We all talk about “good sound” but what is good sound in a hospitality context? Good audio is like good visual, it’s very personal and an individual’s perception of quality sound can be very subjective. Having listened to studio recordings of music tracks, these are very different to the presentation of music that most end users expect to hear, and with the increased use of mp3 and headphones, the appreciation of sound is further changing. That aside, however, there are still some key characteristics that demonstrate the basis of good sound.
So what should you listen out for?
Good sound should be evenly distributed throughout a space; as guests move around an area they should receive a consistent audio experience. Expanding from this, you should consider your space layout. In adjoining areas where there is no wall, door or physical barrier, or where the door will be open much of the time, the sound will travel between adjoining spaces so you need to consider how zonal sound can be used to create a more consistent experience for your guests. A great sound system will also envelop you as you enter a space and the actual sound sources should be hard to define. This does not mean that the sound needs to be loud, just seamless. In addition, the sound should be balanced; there should not be too much or too little bass, mid or high frequency, (unless of course, you are building a nightclub), and this mix should remain balanced at both low and high volume levels. Another key area to consider is where you might need less sound. You may want lower sound levels in bar areas and at service points to improve conversation and communication flow between your customers and your team.
So what are the traps that lead to bad sound and how can these be avoided?
Considering audio hardware, there are certain things that you can do to maximise the quality of your Hospitality sound. Unless you can get wall mounted speakers high above head height, installing these in big spaces isn’t ideal, as they just make the perimeter of that space louder than the centre and you don’t create a consistent audio experience. Similarly, unless you are on a stage or in a nightclub environment, splitting sound across separate bass and mid high cabinets can often lead to unbalanced sound and should be avoided. Using small speakers, although often considered aesthetically pleasing, cannot supply a warm full sound. A better alternative is the use of full range speakers, possibly finished in a custom RAL colour to match your chosen decor, as these can deliver superior sound whilst blending with your interior design.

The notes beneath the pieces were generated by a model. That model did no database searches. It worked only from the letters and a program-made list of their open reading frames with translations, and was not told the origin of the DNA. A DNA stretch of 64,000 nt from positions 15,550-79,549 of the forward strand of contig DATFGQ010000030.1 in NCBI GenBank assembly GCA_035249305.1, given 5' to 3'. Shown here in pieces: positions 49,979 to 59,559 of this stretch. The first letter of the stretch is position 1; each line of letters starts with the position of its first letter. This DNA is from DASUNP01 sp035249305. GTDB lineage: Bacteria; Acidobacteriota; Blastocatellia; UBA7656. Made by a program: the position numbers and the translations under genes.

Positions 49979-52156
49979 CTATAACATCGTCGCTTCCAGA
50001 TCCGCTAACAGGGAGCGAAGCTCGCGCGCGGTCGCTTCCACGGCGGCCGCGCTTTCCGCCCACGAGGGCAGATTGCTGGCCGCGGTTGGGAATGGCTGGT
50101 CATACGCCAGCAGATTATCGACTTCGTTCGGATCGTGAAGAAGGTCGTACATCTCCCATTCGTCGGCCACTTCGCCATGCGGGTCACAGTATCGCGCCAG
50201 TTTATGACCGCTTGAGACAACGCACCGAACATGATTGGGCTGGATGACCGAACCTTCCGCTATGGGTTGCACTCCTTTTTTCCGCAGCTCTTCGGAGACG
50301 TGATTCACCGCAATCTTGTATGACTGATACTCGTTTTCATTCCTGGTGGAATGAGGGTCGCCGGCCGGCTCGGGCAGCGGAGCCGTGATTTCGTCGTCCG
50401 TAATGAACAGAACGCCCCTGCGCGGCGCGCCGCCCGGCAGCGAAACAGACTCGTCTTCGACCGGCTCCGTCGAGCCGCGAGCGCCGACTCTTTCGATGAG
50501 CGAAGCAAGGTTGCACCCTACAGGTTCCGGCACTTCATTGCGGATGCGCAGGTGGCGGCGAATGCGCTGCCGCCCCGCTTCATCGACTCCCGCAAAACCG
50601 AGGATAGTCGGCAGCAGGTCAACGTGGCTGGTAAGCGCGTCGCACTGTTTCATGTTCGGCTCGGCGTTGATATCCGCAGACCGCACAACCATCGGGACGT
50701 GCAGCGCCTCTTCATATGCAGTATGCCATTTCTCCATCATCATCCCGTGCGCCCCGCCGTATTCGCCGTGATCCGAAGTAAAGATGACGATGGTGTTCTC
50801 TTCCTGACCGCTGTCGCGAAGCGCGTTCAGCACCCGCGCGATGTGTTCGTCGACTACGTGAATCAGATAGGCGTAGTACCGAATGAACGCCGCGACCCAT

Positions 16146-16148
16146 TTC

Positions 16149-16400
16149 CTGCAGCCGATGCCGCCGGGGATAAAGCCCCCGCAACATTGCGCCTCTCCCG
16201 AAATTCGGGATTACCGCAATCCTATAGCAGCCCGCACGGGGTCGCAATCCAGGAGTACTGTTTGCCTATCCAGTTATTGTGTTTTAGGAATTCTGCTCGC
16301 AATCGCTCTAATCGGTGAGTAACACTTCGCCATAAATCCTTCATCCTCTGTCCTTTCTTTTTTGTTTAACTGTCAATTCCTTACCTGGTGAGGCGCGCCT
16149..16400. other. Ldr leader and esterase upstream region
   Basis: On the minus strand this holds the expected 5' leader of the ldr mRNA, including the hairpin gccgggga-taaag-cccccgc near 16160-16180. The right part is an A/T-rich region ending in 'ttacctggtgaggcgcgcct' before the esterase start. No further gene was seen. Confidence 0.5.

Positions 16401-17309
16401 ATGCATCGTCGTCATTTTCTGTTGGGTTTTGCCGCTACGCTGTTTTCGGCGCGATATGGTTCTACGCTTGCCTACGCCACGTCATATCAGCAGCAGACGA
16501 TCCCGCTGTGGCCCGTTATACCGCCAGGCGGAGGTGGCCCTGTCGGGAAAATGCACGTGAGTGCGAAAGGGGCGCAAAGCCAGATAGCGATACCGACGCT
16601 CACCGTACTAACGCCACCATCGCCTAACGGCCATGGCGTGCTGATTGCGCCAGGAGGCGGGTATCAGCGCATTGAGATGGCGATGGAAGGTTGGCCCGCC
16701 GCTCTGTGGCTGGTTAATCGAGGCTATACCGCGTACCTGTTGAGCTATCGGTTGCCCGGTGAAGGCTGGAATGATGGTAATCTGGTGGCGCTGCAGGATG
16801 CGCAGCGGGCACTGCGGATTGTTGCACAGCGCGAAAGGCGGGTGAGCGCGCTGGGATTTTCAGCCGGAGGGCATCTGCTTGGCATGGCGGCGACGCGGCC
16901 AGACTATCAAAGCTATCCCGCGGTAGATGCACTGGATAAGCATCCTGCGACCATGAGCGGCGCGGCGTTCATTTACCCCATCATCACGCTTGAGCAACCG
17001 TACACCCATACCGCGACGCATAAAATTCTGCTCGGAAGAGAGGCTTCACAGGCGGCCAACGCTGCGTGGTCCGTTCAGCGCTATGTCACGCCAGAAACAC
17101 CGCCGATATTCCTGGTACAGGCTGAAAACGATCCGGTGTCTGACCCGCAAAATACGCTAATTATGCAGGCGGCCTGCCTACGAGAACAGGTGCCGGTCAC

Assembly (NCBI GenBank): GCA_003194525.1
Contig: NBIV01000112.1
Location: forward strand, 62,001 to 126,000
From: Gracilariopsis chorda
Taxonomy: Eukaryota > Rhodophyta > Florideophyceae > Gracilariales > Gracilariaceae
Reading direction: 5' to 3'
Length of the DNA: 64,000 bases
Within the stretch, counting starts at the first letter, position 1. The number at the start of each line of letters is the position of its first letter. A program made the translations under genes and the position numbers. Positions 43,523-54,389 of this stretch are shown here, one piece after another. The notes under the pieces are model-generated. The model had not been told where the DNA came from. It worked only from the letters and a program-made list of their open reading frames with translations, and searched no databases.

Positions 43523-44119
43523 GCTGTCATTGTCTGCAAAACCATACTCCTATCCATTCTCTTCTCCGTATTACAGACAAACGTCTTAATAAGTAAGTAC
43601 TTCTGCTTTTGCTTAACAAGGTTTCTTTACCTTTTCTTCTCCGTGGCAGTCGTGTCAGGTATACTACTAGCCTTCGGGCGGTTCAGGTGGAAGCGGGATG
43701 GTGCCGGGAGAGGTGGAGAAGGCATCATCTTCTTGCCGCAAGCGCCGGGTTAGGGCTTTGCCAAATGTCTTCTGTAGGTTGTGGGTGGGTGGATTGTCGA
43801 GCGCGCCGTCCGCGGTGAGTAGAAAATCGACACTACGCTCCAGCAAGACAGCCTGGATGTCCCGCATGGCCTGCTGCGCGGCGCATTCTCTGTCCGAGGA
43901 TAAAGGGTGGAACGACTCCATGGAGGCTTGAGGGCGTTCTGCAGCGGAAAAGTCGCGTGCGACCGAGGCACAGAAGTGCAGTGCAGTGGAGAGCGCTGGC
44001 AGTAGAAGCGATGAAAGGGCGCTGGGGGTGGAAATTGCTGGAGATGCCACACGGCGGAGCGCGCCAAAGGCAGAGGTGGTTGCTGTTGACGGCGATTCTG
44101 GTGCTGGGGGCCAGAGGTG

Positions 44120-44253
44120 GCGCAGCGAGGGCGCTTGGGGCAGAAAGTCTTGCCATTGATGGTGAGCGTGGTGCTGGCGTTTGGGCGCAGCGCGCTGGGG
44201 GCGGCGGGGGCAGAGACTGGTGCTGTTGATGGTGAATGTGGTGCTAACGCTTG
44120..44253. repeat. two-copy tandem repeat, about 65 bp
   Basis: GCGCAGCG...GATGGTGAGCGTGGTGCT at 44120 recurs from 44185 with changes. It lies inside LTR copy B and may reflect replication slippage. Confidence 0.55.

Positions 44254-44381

Thinking about sound system design, considering the acoustics of a space is also key in delivering the best possible sound. Speakers pointing at or across hard reflective surfaces will not generate good sound. Similarly, sound systems created with many different areas and speakers but only a few amplifier channels do not work. To get great sound, different areas and speakers often need a different amplifier channel and EQ. Finally, once the system design and hardware have been considered, the music content needs to be addressed. Not just what tracks you are playing to evoke the right mood for your venue or for a particular time of day, but the type of music format you are using to create the best possible sound. The quality at which a track is recorded makes a huge difference to the end result of how that track sounds when it is played through a sound system. No matter how good a sound system design and installation is, if you put in poor quality music you get out louder poor quality music! Conversely, with a well designed and installed audio system, if you put in well-recorded music you get out great sounding music.
To help with this and to avoid any of the legal copyright issues, look to professionally curated music lists and fit these in a player. This prevents your staff from putting on their favourite tracks or from plugging in their phones which will help you to avoid both legal and branding pitfalls.
So to make a hospitality venue sound good, good sound needs to make a sensory engagement with your guests, and this can be achieved by the audio being an integral part of the design, decor and planning of a new or refurbished space.